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Practical advice on creating a non-religious funeral

Practical advice on creating a non-religious funeral

A funeral service is a way we cope with the loss of someone dear. 

Whether it provides a special tribute to the deceased or it helps family and friends to acknowledge that loss and say goodbye, it doesn’t have to carry any kind of religious connotation.

If the person who died was a non-religious, a humanist funeral celebrant is just the right person to help the family organize a ceremony based on the beliefs and the desires of the deceased.

If you are looking for a celebrant to help with a funeral the British Humanist Association provides a online service to assist your search.

What is a humanist funeral?

This type of ceremony, non-religious by definition, focuses on celebrating the life of the person who passed away.

Friends and family, people who knew that person and want to pay a tribute, are all invited to show their respects and say goodbye while supporting each other and sharing their grief.

As opposed to traditional funerals, the humanist funeral celebrant won’t include any prayers or prescribed readings. The ceremony might include, however:

  • A slow, respectful music that plays in the background.
  • A welcome message spoken by a relative of the deceased.
  • One or more readings from any kinds of texts, be it poems or published novels, but, in general, anything with a message that the person who passed away truly cherished.
  • One or more speeches of other people who want to share some memories about the person who died.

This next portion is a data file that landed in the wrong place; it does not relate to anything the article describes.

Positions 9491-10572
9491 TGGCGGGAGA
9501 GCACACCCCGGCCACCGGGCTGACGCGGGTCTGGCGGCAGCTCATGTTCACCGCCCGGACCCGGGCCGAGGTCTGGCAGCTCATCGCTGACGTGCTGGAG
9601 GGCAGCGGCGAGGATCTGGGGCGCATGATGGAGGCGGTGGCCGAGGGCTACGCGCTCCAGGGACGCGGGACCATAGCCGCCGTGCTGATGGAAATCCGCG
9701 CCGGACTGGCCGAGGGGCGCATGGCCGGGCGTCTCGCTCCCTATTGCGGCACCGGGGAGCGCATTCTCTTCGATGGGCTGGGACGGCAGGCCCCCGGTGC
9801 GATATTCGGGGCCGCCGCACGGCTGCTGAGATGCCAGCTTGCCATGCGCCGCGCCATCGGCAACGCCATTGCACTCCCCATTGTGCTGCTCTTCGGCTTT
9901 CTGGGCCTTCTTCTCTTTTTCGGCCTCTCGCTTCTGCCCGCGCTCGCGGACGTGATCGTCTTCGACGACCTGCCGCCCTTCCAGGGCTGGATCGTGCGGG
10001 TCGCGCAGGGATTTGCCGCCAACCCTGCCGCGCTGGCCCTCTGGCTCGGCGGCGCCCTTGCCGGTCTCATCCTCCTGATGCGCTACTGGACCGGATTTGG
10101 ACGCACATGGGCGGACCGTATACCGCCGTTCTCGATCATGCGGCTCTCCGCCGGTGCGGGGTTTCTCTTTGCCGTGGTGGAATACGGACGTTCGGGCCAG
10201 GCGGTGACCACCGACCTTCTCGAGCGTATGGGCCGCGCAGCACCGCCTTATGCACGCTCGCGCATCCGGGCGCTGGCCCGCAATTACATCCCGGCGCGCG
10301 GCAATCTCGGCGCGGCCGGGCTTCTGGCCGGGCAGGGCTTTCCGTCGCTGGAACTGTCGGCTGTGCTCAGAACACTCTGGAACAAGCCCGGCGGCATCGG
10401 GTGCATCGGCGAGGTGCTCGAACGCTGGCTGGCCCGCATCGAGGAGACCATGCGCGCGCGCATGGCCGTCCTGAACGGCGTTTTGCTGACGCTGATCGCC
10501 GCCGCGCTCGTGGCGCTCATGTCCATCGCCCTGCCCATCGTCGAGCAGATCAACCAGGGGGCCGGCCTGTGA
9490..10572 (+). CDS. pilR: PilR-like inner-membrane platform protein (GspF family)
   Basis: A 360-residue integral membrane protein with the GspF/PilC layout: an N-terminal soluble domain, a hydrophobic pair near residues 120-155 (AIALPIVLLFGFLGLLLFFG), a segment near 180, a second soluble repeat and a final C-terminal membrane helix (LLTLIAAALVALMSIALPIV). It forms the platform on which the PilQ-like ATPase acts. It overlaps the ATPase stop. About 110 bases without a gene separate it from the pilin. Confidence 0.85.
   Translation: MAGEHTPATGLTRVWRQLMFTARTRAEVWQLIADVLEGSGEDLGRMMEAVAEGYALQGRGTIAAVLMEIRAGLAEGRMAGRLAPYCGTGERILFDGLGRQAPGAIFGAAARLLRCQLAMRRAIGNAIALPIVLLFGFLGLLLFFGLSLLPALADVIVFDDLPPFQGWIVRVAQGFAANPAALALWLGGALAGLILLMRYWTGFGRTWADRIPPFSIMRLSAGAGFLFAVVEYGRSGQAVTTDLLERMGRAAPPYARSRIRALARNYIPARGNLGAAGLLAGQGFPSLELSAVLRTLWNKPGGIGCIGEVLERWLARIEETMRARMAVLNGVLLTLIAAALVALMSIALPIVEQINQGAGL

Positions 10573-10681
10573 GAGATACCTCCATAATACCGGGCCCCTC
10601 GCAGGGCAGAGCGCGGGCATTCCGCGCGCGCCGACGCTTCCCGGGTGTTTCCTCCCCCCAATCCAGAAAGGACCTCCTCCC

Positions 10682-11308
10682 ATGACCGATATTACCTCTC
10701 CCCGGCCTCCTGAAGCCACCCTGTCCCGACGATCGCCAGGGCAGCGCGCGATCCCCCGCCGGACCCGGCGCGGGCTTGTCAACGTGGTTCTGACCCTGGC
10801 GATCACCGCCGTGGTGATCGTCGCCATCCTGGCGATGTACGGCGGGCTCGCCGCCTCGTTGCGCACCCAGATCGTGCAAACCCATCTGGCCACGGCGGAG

• A period of reflection or quiet thought, in the memory of the person they say goodbye to.
  • Words of thanks from the family, for everyone who came to share their grief.

 

What should you know about non-religious celebrant?

Firstly, there is nothing that a celebrant should impose you to do. Celebrants are there to oversee the practical aspects and arrangements of the ceremony.

The celebrant should meet with the close family and learn more about the deceased, making sure that his planning will perfectly capture the life and personality of the person you are celebrating. They should advise you on the most practical aspects of the procession while listening to your ideas and giving you advice.

But whether you want to make it exclusively a humanist funeral or you would like to insert some religious connotations, it is up to you. So is the decision of where to hold the ceremony – as long as you have all the necessary approvals, you can have the funeral ceremony elsewhere than in a cemetery, woodland burial site or crematoria.

After all, the entire event should sincerely focus on the person who passed away, allowing everyone invited to say goodbye from the person who lived without religion in a fitting, personal manner.

The funeral celebrant should be the person to silently guide and help you cover all the practical aspects unknown to you. They should counsel you, without adding pressure and should provide the warmth, calm and dignity needed on a day of grief. Finally make sure to go through all the details of the ceremony in well in advance, understanding exactly what to expect from them and from the event itself.

 

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